A judge struck down a New York City law that banned police officers from putting pressure on a person’s torso while making an arrest, calling it “unconstitutionally vague”.
Police unions brought a lawsuit against the “diaphragm law,” which stopped officers from restraining people “in a manner that compresses the diaphragm,” CBS reported on Tuesday.
Manhattan Judge Laurence Love wrote in his opinion that there’s a possibility of confusion due to the poor phrasing of the law.
Love said the New York Police Department created training material and imposed restrictions on sitting, kneeling or standing on a person’s chest or back, but failed to give a legal definition of “compresses the diaphragm,” according to CBS.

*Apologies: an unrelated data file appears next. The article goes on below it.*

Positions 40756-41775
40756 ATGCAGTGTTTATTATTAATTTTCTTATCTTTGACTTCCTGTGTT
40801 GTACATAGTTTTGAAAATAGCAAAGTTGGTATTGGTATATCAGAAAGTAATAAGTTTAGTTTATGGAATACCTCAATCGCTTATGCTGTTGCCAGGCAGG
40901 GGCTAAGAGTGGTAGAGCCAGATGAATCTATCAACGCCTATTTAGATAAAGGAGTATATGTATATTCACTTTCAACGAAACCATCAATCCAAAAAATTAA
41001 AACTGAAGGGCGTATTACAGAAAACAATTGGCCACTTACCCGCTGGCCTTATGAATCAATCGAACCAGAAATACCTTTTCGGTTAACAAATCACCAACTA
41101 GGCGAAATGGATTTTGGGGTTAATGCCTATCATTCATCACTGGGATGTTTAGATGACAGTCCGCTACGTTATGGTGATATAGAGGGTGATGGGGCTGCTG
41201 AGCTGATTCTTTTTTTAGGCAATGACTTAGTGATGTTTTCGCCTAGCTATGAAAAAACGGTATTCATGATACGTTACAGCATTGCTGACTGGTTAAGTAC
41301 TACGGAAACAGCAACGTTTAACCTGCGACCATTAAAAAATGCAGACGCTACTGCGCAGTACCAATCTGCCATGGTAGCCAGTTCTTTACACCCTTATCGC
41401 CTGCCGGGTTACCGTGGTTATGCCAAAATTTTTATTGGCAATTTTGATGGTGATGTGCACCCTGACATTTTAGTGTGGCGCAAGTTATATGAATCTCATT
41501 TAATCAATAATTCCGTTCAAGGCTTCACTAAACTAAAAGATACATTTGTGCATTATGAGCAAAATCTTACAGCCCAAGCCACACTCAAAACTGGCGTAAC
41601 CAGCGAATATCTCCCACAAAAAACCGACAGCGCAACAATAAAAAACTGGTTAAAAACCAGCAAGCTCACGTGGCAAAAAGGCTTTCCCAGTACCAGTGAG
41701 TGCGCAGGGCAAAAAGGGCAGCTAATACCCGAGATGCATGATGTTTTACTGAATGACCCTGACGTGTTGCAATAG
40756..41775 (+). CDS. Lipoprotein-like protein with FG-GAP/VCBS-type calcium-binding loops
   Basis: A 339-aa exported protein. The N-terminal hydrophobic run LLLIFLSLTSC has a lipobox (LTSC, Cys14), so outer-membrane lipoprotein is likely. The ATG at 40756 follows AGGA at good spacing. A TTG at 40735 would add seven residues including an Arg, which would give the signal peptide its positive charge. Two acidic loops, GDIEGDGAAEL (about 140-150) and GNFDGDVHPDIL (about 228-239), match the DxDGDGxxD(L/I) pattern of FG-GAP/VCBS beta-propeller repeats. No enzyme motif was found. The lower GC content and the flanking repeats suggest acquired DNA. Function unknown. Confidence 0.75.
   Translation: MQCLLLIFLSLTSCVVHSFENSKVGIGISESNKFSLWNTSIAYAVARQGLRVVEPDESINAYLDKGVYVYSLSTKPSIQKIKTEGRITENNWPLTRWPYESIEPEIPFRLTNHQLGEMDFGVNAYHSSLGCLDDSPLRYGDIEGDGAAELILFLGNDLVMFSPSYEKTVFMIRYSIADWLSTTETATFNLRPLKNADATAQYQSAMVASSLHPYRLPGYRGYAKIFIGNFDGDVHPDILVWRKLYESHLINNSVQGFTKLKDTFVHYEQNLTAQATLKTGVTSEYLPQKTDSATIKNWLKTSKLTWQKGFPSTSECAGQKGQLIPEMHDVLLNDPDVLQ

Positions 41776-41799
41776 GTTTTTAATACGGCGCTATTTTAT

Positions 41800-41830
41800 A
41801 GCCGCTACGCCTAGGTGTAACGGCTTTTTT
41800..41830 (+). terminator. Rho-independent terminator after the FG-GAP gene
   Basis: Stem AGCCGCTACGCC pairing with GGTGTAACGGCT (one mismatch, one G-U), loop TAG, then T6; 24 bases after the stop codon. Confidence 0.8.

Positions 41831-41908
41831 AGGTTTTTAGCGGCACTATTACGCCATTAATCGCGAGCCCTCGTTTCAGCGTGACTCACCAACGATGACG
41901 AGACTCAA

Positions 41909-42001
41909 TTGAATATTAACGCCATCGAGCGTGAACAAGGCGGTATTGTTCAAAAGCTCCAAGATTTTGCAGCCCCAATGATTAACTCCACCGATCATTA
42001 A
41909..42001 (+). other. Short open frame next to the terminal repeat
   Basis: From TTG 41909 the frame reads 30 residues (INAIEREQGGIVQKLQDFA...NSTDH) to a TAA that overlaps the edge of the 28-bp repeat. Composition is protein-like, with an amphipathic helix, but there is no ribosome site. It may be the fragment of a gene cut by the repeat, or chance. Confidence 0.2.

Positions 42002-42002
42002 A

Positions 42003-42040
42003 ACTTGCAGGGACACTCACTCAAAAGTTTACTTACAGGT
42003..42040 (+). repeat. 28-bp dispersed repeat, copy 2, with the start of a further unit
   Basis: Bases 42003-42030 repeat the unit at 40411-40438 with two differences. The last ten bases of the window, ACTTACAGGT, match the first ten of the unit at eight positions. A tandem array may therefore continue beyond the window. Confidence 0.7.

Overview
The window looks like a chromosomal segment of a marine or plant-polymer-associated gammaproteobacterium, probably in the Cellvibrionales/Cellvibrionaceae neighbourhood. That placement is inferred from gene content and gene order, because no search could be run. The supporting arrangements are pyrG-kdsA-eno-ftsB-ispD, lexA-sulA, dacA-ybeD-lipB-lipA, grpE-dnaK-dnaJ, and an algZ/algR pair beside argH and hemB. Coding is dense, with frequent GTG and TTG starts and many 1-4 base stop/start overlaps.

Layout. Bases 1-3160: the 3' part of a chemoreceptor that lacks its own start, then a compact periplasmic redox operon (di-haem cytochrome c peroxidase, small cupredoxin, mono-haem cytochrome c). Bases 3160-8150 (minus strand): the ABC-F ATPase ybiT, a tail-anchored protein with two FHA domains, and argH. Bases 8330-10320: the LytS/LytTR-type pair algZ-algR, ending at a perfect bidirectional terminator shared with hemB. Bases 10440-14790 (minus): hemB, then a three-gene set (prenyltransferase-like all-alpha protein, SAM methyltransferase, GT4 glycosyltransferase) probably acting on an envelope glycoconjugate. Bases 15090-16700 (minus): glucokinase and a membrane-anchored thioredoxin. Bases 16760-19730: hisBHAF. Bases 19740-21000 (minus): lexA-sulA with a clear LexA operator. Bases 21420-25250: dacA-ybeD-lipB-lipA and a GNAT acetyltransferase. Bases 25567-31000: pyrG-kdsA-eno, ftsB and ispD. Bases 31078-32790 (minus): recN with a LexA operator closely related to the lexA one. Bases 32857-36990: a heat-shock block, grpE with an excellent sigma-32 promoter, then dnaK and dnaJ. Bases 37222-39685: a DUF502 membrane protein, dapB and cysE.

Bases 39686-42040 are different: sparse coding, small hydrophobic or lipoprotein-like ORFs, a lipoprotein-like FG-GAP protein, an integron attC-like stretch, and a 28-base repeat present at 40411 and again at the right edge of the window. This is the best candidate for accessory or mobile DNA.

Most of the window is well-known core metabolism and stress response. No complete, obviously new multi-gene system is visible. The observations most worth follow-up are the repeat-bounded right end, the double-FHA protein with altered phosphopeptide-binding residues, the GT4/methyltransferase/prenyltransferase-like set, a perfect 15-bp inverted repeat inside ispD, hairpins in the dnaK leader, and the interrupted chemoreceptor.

He also refused the city’s request to remove that section of the law, saying he won’t act as a city lawmaker in the court, the New York Post reported.
“It is this Court’s sincere hope that the New York City Council will revisit this issue to address this vital matter,” Love said, according to the New York Post.
Lawyers for the police unions said removing the diaphragm law would’ve made the bill even vaguer, according to CBS.
New York City’s law department defended the bill in court and said it is “reviewing its legal options,” the outlet reported.
Police chokeholds are already illegal under a New York state law passed in August 2019.
The New York City Council passed multiple police reform laws in March, one of which ended qualified immunity for officers.
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